The National Society of the Sons of the American Revolution (SAR) is a patriotic, historical, and educational non-profit organization and a leading male lineage society that perpetuates the ideals of the American war for independence and the founding of the United States. The SAR opened its National Genealogical Research Library in 2010 along Louisville's Museum Row next door to its national headquarters, with an on-site American Revolutionary War Education Center expected to be completed soon.
The Speed Art Museum opened in 1927 and is the oldest and largest art museum in the state of Kentucky. The museum was closed for three years, re-opening in 2016 with 220,000 sq. ft. of renovations. Located adjacent to the University of Louisville, the museum features over 12,000 pieces of art in its permanent collection and hosts traveling exhibitions. Multiple art galleries are located in the city, but they are especially concentrated in the East Market District (NuLu), immediately to the east of downtown. This row of galleries, plus others in the West Main District, are prominently featured in the monthly First Friday Hop.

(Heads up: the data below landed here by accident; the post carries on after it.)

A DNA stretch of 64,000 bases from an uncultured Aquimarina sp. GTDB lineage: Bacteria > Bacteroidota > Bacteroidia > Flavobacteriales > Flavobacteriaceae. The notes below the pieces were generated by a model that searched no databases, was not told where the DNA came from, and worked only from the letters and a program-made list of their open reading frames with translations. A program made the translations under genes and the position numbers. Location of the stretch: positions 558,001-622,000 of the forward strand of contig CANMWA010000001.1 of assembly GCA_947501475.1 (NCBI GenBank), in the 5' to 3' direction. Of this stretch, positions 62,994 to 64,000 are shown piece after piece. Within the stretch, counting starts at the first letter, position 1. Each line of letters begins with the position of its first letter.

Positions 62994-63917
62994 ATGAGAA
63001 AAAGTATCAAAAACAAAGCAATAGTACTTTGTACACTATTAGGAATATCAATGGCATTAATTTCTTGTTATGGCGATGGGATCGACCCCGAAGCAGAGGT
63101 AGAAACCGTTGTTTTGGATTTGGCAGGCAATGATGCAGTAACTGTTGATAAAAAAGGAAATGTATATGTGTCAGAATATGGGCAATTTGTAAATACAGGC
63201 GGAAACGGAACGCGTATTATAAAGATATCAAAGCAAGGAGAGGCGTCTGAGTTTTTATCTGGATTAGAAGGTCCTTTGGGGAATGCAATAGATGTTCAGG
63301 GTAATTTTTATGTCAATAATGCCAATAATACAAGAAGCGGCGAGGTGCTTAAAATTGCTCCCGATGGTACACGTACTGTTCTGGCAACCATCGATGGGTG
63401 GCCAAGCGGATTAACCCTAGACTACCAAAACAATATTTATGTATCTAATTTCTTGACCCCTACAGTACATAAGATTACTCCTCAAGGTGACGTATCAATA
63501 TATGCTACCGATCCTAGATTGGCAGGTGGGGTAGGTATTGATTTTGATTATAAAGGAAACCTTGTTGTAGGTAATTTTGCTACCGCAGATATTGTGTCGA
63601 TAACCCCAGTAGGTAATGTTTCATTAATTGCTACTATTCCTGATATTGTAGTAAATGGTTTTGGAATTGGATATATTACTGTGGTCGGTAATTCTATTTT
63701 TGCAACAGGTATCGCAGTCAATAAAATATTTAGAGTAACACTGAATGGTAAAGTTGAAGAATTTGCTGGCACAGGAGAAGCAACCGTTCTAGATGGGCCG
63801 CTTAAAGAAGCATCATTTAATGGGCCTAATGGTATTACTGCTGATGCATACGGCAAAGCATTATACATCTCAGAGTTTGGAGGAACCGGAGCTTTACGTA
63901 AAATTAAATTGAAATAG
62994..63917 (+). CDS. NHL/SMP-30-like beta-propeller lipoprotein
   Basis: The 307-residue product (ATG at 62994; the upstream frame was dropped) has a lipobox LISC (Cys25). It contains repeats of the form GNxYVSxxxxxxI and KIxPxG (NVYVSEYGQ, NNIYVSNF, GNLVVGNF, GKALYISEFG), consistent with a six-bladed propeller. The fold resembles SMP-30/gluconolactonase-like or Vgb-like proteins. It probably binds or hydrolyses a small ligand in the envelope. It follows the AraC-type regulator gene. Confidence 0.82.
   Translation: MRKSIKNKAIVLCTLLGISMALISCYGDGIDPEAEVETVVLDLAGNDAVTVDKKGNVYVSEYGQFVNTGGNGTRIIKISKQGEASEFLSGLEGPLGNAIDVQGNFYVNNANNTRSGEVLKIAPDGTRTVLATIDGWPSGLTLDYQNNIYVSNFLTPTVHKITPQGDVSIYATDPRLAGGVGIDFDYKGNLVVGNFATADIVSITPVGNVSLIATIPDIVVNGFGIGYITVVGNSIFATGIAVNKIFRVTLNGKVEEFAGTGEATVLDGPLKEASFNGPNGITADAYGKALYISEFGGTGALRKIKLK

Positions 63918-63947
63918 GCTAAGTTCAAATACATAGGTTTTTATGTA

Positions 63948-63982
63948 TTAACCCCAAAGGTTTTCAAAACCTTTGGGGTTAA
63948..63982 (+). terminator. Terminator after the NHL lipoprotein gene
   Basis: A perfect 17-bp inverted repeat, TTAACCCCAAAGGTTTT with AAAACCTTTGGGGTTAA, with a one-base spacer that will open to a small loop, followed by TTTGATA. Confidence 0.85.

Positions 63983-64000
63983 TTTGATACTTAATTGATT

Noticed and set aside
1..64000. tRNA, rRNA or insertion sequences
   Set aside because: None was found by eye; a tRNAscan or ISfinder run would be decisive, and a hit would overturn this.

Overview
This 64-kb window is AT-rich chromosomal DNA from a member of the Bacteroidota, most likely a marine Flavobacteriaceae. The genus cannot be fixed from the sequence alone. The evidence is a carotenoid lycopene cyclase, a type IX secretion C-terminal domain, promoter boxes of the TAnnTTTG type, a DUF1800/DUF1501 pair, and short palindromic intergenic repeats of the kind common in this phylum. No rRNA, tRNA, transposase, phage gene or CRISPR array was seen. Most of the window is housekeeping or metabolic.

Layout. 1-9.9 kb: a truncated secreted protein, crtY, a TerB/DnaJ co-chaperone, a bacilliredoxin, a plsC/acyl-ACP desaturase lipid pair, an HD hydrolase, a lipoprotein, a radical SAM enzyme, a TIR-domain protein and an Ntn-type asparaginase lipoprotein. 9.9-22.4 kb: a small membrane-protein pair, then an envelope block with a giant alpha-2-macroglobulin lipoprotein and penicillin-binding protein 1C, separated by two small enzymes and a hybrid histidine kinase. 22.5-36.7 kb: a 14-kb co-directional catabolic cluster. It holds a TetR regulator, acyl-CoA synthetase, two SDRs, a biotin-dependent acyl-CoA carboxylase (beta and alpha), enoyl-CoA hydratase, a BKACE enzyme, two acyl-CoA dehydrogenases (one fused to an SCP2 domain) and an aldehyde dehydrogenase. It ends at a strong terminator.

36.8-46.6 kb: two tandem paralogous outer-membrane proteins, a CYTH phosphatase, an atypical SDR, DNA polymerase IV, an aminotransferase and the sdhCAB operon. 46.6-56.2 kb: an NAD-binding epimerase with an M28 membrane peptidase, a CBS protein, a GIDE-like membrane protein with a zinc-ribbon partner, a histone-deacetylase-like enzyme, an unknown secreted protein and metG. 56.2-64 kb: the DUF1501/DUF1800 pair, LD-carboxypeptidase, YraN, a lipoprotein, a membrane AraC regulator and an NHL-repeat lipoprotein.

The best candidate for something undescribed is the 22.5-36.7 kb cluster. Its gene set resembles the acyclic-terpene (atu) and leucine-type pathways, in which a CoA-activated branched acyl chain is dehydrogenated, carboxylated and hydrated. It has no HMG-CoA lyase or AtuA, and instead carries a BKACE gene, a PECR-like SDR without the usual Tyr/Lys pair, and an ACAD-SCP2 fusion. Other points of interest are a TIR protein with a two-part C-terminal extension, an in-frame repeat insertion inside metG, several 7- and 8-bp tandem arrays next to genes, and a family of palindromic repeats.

Several local history museums can be found in the Louisville area. The most prominent among them is The Filson Historical Society, founded in 1884, which has holdings exceeding 1.5 million manuscript items and over 50,000 volumes in the library. The Filson's extensive collections focus on Kentucky, the Upper South and the Ohio River Valley, and contain a large collection of portraiture and over 10,000 museum artifacts. Other local history museums include the Portland Museum, Historic Locust Grove, Conrad-Caldwell House Museum, the Falls of the Ohio State Park interpretive center (Clarksville, Indiana), Howard Steamboat Museum (Jeffersonville, Indiana) and the Carnegie Center for Art and History (New Albany, Indiana). The Falls interpretive center, part of the Falls of the Ohio National Wildlife Conservation Area, also functions as a natural history museum, covering findings in the nearby exposed Devonian fossil bed.